Monday, April 16, 2012
Book Review: From Dust and Ashes
Moody Publishers, $13.99 (2003)
In From Dust and Ashes, Tricia Goyer tells a story of faith and hope set against one of those dark times most people try not to think of - the aftermath of the Holocaust. Set in St. Georgen, Austria as World War II draws to a close in Europe, the author does an absolutely fabulous job of bringing the confusion and tragedy of that time to life. And even better, she lightens her story with hope of healing for her characters.<
The characters in this book are a disparate lot. The story opens as the pregnant wife of an SS concentration camp guard watches her husband flee their housing in the dead of night. They know that Allied troops approach, and much of the story focuses on what happens when they arrive. Unlike many of the SS wives, Helene comes from St. Georgen and her father takes her in after her husband leaves. When the troops arrive, Helene is moved by pity over what she discovers in the now-liberated camp and she and her father take two of the concentration camp survivors.
From there much of the story focuses on the recovery of the two women taken in by Helene as well as on Helene's own healing. Given the hatred of the SS among the survivors, the American troops and many of the townspeople, Helene keeps her past a secret. Some of the Americans befriend Helene and her family and one of them, Peter Scott, seems to take a special interest in Helene and her guests.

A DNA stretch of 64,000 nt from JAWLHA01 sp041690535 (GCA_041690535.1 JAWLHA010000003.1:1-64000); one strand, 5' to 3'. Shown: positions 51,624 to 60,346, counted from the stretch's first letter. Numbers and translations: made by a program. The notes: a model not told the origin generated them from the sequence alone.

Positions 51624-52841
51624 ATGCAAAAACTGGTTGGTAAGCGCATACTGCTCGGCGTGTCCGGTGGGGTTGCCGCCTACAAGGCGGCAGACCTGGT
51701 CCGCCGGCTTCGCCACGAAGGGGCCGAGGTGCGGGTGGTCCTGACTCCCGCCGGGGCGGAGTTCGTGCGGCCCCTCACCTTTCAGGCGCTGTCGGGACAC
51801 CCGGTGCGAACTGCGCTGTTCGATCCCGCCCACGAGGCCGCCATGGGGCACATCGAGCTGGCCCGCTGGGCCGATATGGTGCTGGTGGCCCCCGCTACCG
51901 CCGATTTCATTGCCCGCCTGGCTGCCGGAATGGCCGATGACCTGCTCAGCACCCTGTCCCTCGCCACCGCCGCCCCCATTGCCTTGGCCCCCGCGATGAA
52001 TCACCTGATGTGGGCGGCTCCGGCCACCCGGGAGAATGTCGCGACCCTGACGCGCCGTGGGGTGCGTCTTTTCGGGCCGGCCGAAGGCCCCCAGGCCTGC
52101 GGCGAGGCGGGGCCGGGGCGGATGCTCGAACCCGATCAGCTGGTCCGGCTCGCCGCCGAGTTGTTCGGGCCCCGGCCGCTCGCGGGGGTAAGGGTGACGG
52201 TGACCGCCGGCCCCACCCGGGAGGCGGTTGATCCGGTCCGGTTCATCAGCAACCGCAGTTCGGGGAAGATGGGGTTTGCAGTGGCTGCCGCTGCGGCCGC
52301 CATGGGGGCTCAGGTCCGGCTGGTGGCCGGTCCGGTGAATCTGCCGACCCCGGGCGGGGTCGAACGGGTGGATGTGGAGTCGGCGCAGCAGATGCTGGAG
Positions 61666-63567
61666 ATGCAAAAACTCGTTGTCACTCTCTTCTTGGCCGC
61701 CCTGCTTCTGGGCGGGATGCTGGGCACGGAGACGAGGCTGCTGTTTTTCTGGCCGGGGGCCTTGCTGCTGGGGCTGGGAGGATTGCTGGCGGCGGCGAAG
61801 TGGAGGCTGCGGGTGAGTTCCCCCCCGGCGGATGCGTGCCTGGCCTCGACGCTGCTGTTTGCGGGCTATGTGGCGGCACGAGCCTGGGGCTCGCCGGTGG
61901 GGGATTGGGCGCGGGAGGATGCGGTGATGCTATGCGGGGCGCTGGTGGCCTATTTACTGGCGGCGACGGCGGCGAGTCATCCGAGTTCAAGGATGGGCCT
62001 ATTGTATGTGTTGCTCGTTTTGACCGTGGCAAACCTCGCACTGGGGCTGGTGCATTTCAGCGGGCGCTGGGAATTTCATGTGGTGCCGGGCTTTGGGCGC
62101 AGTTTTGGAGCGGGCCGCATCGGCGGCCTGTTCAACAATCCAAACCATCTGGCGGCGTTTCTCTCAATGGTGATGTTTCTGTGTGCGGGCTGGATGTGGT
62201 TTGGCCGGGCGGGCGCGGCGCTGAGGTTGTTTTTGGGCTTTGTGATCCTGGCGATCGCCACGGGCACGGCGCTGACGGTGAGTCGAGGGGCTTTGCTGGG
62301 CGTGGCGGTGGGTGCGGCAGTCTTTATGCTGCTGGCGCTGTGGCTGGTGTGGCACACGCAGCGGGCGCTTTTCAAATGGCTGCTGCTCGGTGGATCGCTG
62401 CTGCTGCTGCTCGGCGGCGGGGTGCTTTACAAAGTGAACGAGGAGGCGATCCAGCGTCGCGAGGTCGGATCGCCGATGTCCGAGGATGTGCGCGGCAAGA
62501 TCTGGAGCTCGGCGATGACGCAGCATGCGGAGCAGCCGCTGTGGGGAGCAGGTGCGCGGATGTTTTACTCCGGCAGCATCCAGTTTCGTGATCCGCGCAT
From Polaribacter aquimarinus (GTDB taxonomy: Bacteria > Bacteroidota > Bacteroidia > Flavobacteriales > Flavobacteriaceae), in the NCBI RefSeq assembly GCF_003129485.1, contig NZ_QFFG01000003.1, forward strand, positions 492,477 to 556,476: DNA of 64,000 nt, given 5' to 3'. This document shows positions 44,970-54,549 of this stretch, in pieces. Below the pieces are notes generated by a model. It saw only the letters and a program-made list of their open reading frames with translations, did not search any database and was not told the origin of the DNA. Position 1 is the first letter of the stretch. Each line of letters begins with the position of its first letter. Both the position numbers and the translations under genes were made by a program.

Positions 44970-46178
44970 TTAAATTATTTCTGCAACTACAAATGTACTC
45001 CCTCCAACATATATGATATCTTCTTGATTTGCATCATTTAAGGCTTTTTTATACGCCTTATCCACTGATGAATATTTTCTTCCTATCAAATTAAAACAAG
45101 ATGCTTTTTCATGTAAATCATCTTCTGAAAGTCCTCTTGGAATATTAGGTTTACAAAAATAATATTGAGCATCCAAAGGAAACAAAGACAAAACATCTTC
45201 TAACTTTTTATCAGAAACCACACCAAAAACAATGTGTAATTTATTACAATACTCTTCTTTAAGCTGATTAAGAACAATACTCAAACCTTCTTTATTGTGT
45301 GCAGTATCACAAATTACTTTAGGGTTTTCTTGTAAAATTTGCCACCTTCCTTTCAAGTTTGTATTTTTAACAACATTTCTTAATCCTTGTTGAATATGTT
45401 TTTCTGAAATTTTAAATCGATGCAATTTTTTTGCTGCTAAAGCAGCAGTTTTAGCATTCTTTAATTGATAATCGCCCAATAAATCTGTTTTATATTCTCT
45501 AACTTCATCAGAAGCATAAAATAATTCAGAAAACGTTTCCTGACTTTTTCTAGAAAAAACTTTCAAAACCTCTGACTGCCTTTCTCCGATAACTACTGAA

From some of the incidents in the book, it becomes obvious early on that even though the camp at St. Georgen is liberated, this is still a dangerous time. War has left the country quite unstable and in Austria, one also sees the tug of war between the Americans and the Soviets over the occupation of territory - a power struggle with huge day to day consequences for the Austrians being governed. And then there are the SS who have evaded capture and still cause trouble here and there. Amid all the intrigue, we see Helene, her friends from the camp, and Peter all learned to find hope in God and to rebuild. That message of faith and hope comes through this story loud and clear, and it's truly inspirational rather than preachy.
The author tells a very big, wide-ranging story in this novel and a huge cast of characters is required to weave all those strands of story together. One can tell that the author thoroughly researched her story and that she enjoyed her subject. It shows in the strong storytelling, and both the characters and the high adventure of this story kept me flying through the pages. Not only does Tricia Goyer tell a good story, but she tells one that uplifts and inspires the reader. While some of the details in this book are probably not for young children or for the squeamish, it's an excellent story and I recommend it.